Rhode Island Faces Uphill Battle To Reach Gambling-Based Profit Goals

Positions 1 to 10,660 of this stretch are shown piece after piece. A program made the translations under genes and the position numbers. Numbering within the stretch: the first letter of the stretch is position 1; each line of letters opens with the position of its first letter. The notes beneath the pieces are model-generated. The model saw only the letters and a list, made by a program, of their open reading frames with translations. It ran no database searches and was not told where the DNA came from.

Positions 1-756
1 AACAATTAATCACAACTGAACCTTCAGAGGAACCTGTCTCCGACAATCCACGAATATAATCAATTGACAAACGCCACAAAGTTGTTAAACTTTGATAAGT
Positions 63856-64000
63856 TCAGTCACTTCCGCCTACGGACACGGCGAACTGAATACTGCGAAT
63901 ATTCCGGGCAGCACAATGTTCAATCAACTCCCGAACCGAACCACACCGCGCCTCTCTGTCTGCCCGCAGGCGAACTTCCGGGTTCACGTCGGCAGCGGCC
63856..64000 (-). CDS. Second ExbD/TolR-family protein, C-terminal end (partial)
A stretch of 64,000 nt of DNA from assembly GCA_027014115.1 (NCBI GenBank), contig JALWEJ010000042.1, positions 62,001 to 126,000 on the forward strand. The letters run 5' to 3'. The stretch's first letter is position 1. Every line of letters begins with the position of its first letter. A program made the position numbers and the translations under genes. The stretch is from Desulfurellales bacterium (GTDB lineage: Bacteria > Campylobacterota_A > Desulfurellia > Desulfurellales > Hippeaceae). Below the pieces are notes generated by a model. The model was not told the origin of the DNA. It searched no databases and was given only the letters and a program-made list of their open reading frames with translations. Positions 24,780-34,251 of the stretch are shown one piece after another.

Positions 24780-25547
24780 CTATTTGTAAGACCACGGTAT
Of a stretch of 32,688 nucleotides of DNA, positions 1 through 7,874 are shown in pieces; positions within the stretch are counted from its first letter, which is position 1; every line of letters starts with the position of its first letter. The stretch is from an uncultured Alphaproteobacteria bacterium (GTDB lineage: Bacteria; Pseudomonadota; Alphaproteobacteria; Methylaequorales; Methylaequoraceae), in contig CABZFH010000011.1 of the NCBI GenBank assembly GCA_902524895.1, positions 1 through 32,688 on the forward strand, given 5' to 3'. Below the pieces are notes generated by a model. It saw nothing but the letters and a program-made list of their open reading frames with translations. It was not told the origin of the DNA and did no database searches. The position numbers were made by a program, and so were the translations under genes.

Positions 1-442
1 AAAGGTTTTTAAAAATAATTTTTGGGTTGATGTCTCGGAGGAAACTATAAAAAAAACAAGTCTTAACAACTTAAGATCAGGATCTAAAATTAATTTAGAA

Rhode Island’s legal sports betting operation "lost nearly $900,000 in February, falling further behind revenue expectations for the year," according to Patrick Anderson of the PROVIDENCE JOURNAL. February, the fourth month of legalized sports betting in Rhode Island, was "expected to be a bad one for the state and its corporate gambling partners" thanks to the Patriots’ Super Bowl victory. Sports Book Rhode Island lost $2.4M on "Super Bowl bets alone as locals bet on the victorious home team." Since sports betting launched at Twin River Casino last November, it has "brought in $300,265 in total revenue." The state takes "slightly more than half the profit from sports betting." That is "well off the pace needed" to make the $23.5M budgeted by lawmakers for the year ending June 30, and it lags the $11.5M assumed in Gov. Gina Raimondo’s "revised budget put out in January." Raimondo’s budget assumes $30.3M from "sports betting next year" (PROVIDENCE JOURNAL, 3/30). Meanwhile, the AP's Jennifer McDermott noted other states with legal sportsbooks that launched in the past year "didn't bring in as much in February as they had in preceding months." New Jersey's physical sportsbooks had a "tax bill of negative $6,000 for the month," but the online ones brought the state $1.7M. Overall, most of the states with "newly legal sports betting are on pace to fall short of their revenue projections, but none are lagging as far behind as Rhode Island" (AP, 3/29).